It was two years ago that I first set foot on the old Camp Woodmen property. Our family had arrived for Intake 2018 in early September. Approximately 100 of us, a fresh crop of missionaries-in-training alongside veteran missionaries, gathered in the spacious dining hall for Cajun Fun Night. We had our first taste of homemade gumbo and fried alligator, and danced to a live band playing Cajun music. That night I witnessed a spark of new life descend upon a place that had been lying dormant.
The property is expansive: 35 acres covered with mature live oak trees, two houses, a barn-sized storage shed, an in-ground pool, an infirmary, 12 cabins, two bath houses, a small lake, a covered basketball court attached to an immense enclosed area, cafeteria and commercial kitchen. To say it was a fixer-upper is an understatement.
Little did I know then, that same property would serve as our family’s home base for the majority of these past two years. As such, we have been blessed to witness the gradual transformation of a former summer camp into Stillwater Catholic Retreat Center. While I don’t know exactly when Camp Woodmen faded away, prophetic words from Isaiah 11:1 come to mind: “But a shoot shall sprout from the stump of Jesse, and from his roots a bud shall blossom.”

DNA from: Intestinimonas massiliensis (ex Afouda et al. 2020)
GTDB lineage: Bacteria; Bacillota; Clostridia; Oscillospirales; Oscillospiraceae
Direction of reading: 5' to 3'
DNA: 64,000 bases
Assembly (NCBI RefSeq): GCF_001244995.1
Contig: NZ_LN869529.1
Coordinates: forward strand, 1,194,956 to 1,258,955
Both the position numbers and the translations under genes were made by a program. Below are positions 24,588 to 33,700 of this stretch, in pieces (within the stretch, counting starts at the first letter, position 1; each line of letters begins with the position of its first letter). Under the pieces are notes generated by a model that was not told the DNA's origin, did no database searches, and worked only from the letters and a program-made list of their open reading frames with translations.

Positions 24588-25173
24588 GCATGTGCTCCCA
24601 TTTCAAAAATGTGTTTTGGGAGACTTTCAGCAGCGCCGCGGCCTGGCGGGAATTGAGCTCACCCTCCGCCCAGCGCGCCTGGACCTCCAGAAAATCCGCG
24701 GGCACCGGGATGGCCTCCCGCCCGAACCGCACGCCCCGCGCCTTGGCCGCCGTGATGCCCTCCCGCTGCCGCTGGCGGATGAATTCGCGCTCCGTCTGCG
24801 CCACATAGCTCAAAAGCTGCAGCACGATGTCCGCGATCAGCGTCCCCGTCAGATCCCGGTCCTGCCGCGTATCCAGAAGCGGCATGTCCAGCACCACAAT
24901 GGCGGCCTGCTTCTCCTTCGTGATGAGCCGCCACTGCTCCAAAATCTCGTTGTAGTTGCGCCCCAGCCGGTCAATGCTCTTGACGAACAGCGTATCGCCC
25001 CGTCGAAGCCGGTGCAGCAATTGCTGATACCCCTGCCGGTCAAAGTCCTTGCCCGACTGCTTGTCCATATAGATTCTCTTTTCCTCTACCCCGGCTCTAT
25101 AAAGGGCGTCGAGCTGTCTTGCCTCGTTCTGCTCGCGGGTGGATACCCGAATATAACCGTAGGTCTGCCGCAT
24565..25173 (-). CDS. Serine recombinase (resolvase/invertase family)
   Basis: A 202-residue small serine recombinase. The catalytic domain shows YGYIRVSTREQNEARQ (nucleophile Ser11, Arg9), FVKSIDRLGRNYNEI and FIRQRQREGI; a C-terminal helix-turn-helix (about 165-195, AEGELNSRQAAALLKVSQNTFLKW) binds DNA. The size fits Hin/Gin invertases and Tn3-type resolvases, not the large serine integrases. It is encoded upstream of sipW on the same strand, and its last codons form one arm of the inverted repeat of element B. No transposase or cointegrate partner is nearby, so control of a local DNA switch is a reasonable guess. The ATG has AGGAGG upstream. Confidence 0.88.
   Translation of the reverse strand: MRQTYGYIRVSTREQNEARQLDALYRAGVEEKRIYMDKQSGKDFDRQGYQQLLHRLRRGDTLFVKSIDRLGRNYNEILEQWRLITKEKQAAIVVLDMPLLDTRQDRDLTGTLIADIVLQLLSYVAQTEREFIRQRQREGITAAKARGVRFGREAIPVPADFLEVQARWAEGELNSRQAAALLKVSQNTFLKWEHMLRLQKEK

We have seen firsthand the unfolding of a place where heaven meets earth. Hours upon hours of sweaty labor has groomed the grounds, torn out whatever was rotten, and renovated the interior and exterior of the buildings. Shelves have been cleared and equipment has been put back in proper order.
But the real splendor of Stillwater shines forth when people come. Then this place comes alive: for respite, for fellowship, for recreation, for praise and worship, for contemplation and meditation.
This is holy ground because, as St. Paul writes to the Romans, all creation testifies to the glory of God. We saw it for the first time last December when FMC missionaries from across the globe returned here for Year-In-Review. Many arrived weary from their travels, but their bodies, minds, and souls were refreshed and invigorated during their week-long stay. We witnessed it again when smaller groups of missionaries came this spring to quarantine. Groups of men, women, and children are scheduled to come on retreat here in the coming months.
Oftentimes a retreat is called a “mountaintop” experience. Just as Jesus took Peter, James, and John to a mountain and was transfigured in his heavenly glory before them, so too can we recognize the real power of Christ’s love for us on a retreat. And although Peter wanted to remain on the mountain top, “Jesus came and touched them saying, ‘Rise and do not be afraid.’” (Matthew 17:7). Jesus brought them all down the mountain to return to the world. Their work as his apostles was just beginning.
In the same way, Stillwater is a place to draw near to the Lord and then, compelled by the Holy Spirit, to go and share with others the saving power of Christ Jesus.
This November, the foundation for a chapel was poured. There is no better place to encounter the infinite love of Christ than praying before His real presence in the Eucharist.
Stillwater continues to be a work in progress—just like me. The Lord is ever-present and he is always working for our good. Praise God, from whom all blessings flow!
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